Intellectualizing Wine…Just Do It!
My golf coach recently confirmed what I think I already knew: "Tom, you’ve got to get out of your head."
Translation: my proclivity to live in my head and to think too much interrupts my need to execute really well a body-driven activity on the golf course.
Thinking about my coach’s advice with regard to golfing, I realized that I’m going to have to work very hard to accommodate him, because I’ve always found much more pleasure in intellectualizing what I do than simply doing.
Wine and drinking is a perfect example. I can’t stand the idea of simply drinking a glass of wine and just letting it flow down my throat, letting the droplets fall where they may without thought. I NEED to think about what I’m doing.
Even today as I heard reports about the coming warm weather later this week and into the weekend, I immediately began thinking about drinking Pastis by the pool. But it’s not enough that I think about that pleasurable moment in the future, note that I’m looking forward to it and move on until I pour my Pernod on Saturday. No, Tom needs to think about the what this coming Pernod Moment means, what it reminds him of, what it says about the changing seasons, how best to enjoy that coming moment. And I’m not talking practical considerations. I need to think about what it means.
It’s a nasty affliction I have, this over thinking things, because it clearly prevents me from becoming a more accomplished Golfer. But I think it’s only a case of being a nasty affliction where physical activity is concerned, not where drinking is concerned.
If you don’t think about your wine (or drink) when you drink it, then it merely becomes and alcohol delivery vehicle. When you think about the drink, at least you have the opportunity to be a contemplative drunk, if not more.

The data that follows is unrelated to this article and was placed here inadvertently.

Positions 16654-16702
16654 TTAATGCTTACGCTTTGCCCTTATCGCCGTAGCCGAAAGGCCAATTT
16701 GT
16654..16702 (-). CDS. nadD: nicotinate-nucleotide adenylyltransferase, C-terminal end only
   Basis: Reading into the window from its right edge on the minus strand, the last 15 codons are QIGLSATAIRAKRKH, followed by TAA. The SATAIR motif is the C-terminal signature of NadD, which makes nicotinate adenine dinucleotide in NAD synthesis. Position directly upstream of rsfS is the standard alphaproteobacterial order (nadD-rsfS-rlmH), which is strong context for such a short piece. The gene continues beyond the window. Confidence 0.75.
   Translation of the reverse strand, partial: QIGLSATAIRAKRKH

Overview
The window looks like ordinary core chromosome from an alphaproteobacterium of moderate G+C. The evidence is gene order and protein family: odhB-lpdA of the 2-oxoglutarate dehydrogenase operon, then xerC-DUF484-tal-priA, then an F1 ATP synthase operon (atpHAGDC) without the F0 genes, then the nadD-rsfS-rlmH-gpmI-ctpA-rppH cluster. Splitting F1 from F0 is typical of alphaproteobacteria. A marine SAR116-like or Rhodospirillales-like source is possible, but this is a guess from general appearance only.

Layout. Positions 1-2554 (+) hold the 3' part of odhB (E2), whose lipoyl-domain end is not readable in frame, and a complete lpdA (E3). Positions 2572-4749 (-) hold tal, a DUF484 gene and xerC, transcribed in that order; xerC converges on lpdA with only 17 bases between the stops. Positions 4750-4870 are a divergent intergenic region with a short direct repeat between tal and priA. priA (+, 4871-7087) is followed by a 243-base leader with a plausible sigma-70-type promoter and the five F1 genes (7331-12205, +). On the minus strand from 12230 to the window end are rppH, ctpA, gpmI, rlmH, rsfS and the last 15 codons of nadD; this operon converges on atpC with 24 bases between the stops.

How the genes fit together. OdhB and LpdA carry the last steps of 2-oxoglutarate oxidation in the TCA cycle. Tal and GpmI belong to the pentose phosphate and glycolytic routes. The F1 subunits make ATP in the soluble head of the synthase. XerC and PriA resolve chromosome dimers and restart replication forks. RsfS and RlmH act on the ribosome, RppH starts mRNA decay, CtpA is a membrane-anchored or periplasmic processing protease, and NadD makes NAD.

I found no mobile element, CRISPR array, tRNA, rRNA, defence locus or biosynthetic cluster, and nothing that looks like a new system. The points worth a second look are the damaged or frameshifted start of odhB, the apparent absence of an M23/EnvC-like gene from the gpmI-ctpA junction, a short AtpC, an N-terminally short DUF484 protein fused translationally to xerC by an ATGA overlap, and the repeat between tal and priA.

But it’s really the traditions that have grown up around the production of wine and wine’s incorporation into local cultures that have made it the heady, intellectual libation it is today for many. Wine can be a cultural translation tool that happens to also make one wobbly. Any Culture, remember, is an entirely mental construct that starts with language, is grounded to territory and is at its best when translated for those who reside outside of it. All this happens in the mind. Wine is a near perfect translation tool.
It seems to me that to simply gulp the stuff is to negate the higher purpose that wine can serve. This notion might appeal to some as placing wine on a pedestal too high. I can see that view. But I can’t accept it. The fact that wine provides a marvelous springboard to contemplating people, places, dirt, history and taste makes it particularly worthy of being on a pedestal.
Now, my golf swing is another thing entirely. No pedestal for it. No explaining its often absurd lines either. Perhaps if I can learn to leave my head behind as I swing a club, it will create more room inside there for indulging in the pleasures of the mind where wine is concerned.